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Soybean yields 'shockingly large'
So far, soybean harvest yields are shockingly large compared to expectations. In many cases, soybeans on good ground are yielding 50% more than expected prior to harvest, leaving farmers to scratch their heads and ask "Where did this yield come from?" But the yield is there, plain as day, in their combine hoppers and hauled out in trucks, field by field. So there is no denying that yields are much better than expected.
For many ND and MN farmers, record high farm yields are being reported, meaning they are much larger than expected. The northern corn belt is the earliest harvested area for soybeans, and that seems to be where the best yields are. Contrast that with corn, where southern areas are most advanced in harvest in the early stages (and early southern yields were somewhat disappointing). However, as corn harvest has advanced, the yields have gotten better and in northern areas, they are much better than expected.
Even Central Corn Belt corn yields are being reported better than expected, with the poor ground yielding about as expected (very poor), but the better ground yielding much better than expected which is leaving farmers once again to scratch their heads and ask, "Where did this come from?"
Analysts and eventually USDA, will need to quickly revise their yield estimates up significantly as the reality is that the US drought has less effect on crops than many thought possible. Instead of yields 25% or larger below trend, the corn yield might end up closer to 15% below trend, with Pro Ag yield estimates raised to 135 bu/acre in corn (up 12 bu/acre or about 1 billion bushels), and soybean estimates up to 38.7 bu/acre (up about 3.4 bu/acre or about 250 mb over USDA estimates).
In crop condition ratings Monday, Sept. 17 we got further confirmation that farmers yields are larger than expected with the corn condition rating up 2% in the weekly report to 24% G/E, and soybeans up 1% to 33% rated G/E. We lost the data year 1988 (the last poor yield in the US) this week as over 50% of the crop was already harvested in 1988 at this time, so the corn yield model is becoming less predictable about the crop. But the soybean yield model rose another 0.1 bu/acre to 37.3 bu/acre, now a full 2 bu/acre above the USDA estimate.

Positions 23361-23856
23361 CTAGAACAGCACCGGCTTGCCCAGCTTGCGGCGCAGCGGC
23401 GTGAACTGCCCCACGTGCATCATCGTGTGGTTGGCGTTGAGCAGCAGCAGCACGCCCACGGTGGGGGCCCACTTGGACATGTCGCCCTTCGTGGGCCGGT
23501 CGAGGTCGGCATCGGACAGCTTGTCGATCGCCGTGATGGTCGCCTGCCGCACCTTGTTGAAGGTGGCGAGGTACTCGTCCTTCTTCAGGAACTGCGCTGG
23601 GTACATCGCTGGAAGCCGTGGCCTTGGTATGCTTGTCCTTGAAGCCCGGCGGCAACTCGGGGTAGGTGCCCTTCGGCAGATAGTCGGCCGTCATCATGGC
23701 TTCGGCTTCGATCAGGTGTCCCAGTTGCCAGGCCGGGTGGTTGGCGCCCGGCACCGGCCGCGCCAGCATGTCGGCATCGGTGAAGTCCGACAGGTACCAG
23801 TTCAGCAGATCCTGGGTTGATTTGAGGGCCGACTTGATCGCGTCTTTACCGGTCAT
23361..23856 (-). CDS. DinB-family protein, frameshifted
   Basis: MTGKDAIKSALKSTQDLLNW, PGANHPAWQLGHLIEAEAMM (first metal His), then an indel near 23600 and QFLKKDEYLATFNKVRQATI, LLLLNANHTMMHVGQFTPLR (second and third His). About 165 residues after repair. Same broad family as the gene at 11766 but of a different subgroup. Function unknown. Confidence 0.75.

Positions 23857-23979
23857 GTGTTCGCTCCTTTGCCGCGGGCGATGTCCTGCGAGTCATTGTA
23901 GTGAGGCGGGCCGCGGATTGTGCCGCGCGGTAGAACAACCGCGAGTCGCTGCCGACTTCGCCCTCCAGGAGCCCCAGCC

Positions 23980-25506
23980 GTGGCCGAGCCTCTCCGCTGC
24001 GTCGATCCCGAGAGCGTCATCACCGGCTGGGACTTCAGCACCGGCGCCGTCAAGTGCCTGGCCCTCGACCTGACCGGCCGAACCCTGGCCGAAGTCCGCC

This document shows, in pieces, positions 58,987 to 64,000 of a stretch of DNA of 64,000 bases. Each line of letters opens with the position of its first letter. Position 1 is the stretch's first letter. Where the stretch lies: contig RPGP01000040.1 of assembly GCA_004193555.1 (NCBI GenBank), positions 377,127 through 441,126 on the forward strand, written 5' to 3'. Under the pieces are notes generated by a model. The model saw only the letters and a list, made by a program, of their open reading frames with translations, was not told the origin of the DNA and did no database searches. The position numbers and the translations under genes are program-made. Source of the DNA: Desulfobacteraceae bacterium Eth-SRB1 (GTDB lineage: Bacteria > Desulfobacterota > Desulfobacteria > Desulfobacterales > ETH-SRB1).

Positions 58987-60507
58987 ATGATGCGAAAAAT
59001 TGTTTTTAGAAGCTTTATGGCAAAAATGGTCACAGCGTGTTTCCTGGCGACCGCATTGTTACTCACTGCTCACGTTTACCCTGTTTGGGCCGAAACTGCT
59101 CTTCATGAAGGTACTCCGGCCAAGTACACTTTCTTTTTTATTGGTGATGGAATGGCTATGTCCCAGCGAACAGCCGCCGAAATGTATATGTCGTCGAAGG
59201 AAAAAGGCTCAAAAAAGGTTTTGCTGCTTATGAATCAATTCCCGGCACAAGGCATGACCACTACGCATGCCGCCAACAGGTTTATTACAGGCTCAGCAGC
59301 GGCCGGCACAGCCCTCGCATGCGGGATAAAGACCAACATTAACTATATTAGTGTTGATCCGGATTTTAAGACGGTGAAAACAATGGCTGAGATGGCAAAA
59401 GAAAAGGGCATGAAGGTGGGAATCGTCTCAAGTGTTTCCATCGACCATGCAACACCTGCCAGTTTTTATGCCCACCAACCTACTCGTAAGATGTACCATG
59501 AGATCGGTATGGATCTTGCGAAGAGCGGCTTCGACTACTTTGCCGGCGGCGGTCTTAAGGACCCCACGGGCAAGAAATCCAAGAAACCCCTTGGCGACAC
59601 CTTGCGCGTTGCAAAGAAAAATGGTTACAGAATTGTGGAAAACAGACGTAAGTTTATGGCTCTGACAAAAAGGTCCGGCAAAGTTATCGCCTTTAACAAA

A few statistics to consider based on the yield model. There is 50% chance that yields are higher than 37.3 soybeans bu/acre, and only a 9% chance that yields are as poor as USDA current projections. Put another way, there is a 9% chance that the yields are as large as 39.5 bu/acre as well! With harvest yields much larger than expected, Pro Ag would lean towards a final yield around 38.7 bu/acre right now.
Pro Ag corn yield models are currently at around 134 bu/acre. There is a 50% chance they can be larger than 134 bu/acre, and only a 8% chance they are as low as USDA's current 122.8 bu/acre. Similarly, there is an 8% chance they are as large as 140 bu/acre. With harvest yields coming in better than expected (but not as large as soybeans), Pro Ag's current yield projection is 134-135 bu/acre.
Technically, charts of both corn and soybeans have broken down into downtrends, with soybeans now below the 2008 highs as well as corn. Its likely we will see some resistance marks hit in the near term, but if the current resistance falls, corn could fall to under $6 and soybeans to $14 fairly quickly.
Hedgers should consider locking in near record high futures prices for both corn and soybeans now, as prices will likely retreat much further than people expect with harvest as yields are much larger than expected for both crops (but more so in soybeans). We could end up with a 135-140 bu/acre corn crop and a 38-39 bu/acre soybean crop in 2012 - much larger than the anemic yields USDA is currently carrying on the books. That will cause a rapid retreat in prices - one you do not want to suffer through without at least some type of price protection (puts at the minimum).
For producers who are harvesting yields 50% larger than expected, sell Futures/buying puts and waiting for basis to improve might be a prudent alternative.
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